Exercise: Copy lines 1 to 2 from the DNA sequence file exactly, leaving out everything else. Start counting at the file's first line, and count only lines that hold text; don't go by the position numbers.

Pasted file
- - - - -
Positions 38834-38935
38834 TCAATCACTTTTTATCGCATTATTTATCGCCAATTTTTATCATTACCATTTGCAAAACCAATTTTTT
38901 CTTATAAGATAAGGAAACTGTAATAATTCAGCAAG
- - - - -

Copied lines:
Positions 38834-38935
38834 TCAATCACTTTTTATCGCATTATTTATCGCCAATTTTTATCATTACCATTTGCAAAACCAATTTTTT